User-centered design relies upon the appreciation that assistive technology device solutions need to include the functional and supra-functional (e.g., emotional, social, cultural) needs of users. Developing solutions without basing decision-making on both quantitative (functional) and qualitative (supra-functional) needs can lead to imbalanced devices, services, and/or environments. Satisfying both functional and supra-functional needs is the foundation of user-centered design, which in itself relies upon empathic understanding of the person that one is aiming to serve.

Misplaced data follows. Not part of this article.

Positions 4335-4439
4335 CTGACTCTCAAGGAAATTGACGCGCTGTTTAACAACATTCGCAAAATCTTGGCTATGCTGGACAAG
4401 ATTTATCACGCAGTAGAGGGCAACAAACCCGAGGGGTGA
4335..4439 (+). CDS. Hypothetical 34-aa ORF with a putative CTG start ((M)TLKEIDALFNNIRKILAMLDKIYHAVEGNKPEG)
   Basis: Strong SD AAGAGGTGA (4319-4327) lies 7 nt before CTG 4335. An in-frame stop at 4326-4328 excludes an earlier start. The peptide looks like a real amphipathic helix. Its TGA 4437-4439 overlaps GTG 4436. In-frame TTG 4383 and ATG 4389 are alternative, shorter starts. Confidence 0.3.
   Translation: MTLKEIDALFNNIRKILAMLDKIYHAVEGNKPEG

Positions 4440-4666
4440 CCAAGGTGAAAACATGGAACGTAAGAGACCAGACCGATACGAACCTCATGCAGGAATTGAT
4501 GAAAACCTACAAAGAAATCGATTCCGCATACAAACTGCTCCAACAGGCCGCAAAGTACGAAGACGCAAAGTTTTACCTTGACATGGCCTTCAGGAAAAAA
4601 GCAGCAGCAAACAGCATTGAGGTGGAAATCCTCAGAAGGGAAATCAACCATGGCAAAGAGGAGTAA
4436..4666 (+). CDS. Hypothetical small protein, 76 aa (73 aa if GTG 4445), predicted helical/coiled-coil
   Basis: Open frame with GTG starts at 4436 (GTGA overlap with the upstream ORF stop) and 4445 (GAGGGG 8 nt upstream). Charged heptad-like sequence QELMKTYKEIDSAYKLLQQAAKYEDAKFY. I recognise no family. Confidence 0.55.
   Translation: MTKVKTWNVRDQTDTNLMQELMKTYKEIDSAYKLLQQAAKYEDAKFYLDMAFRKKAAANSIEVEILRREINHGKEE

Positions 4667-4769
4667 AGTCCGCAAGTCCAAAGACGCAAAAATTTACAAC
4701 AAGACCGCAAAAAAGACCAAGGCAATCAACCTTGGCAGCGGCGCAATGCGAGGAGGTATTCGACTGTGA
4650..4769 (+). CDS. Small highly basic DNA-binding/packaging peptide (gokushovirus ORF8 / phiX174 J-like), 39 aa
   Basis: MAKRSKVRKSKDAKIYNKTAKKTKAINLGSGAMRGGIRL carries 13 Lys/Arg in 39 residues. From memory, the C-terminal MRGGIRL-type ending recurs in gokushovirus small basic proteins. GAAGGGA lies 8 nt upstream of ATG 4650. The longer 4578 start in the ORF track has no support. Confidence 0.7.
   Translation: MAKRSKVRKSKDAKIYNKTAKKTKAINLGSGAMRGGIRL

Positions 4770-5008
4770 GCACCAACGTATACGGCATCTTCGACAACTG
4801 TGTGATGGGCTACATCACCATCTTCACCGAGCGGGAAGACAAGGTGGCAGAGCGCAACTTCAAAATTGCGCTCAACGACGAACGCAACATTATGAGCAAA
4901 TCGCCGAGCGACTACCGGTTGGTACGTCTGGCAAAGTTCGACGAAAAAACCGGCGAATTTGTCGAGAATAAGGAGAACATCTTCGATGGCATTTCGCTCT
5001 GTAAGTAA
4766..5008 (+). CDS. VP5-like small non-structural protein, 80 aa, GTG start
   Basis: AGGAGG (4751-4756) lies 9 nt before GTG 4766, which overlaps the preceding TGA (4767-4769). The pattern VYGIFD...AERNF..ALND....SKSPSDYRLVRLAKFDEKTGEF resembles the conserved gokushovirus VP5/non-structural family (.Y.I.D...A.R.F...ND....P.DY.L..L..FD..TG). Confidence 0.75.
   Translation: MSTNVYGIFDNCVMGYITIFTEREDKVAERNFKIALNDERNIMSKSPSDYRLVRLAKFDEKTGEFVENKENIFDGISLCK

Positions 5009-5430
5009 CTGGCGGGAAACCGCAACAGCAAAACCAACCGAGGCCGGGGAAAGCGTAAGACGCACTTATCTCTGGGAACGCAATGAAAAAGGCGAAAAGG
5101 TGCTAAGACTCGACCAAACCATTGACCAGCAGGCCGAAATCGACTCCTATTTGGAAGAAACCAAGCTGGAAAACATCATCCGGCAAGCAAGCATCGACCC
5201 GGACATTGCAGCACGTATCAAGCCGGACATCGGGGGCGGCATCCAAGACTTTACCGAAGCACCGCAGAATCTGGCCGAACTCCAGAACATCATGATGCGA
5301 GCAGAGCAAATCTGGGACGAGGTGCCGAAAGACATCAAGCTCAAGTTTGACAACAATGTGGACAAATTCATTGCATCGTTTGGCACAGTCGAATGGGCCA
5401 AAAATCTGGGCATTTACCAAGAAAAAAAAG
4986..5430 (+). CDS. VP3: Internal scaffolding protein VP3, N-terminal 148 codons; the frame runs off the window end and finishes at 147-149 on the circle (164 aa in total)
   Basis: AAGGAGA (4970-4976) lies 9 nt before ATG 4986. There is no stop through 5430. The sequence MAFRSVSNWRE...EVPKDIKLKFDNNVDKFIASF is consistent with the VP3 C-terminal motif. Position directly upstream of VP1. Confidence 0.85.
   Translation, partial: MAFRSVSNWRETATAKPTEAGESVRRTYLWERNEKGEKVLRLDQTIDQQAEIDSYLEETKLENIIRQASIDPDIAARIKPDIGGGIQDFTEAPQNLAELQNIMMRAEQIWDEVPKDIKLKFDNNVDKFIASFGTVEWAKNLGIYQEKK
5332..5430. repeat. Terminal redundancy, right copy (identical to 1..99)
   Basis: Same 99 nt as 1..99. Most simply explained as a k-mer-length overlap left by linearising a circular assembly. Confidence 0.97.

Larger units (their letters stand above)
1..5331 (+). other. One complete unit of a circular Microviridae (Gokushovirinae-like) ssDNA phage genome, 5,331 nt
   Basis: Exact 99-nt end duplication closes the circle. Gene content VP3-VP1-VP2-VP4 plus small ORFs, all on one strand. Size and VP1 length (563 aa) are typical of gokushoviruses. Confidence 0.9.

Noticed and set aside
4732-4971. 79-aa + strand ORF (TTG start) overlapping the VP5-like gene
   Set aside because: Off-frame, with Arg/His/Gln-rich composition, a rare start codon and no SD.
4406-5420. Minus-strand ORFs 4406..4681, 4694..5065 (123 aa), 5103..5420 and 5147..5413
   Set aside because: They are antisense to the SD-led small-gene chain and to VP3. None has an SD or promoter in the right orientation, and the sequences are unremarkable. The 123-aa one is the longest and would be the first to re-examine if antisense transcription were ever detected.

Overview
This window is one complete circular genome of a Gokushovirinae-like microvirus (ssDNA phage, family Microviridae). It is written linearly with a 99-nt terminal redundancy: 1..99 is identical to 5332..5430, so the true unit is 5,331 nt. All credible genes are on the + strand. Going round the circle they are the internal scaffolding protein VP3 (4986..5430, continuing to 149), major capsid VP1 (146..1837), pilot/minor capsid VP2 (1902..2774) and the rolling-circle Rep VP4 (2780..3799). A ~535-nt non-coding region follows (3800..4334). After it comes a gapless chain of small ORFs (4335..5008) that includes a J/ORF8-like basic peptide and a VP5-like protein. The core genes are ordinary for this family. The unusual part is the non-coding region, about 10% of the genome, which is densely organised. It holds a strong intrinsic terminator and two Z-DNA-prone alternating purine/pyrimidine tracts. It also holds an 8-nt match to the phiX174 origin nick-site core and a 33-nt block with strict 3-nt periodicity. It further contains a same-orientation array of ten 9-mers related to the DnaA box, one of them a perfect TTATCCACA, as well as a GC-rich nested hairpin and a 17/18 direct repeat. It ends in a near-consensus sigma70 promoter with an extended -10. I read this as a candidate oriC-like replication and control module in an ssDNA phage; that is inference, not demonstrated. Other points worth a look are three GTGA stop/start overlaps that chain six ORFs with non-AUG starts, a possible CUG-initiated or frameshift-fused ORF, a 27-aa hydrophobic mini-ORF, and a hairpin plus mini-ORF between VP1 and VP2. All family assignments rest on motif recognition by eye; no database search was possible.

This paper presents a study of the lived experiences of people living with Amyotrophic Lateral Sclerosis, their caregivers, and members of the healthcare management team from a human-centered perspective in the pursuit of pain points, deeper understanding of the emotional needs, and revelation of opportunities for improving quality of life and human experience through more user-centered design. We focus on user-centered design-thinking research tools (e.g., mood boards, journey maps, personas) to (a) understand the authentic experience of the individual in their vernacular and their terminology, and (b) to support a data rich conversation that focuses upon both functional and supra-functional needs to highlight opportunities for design interventions).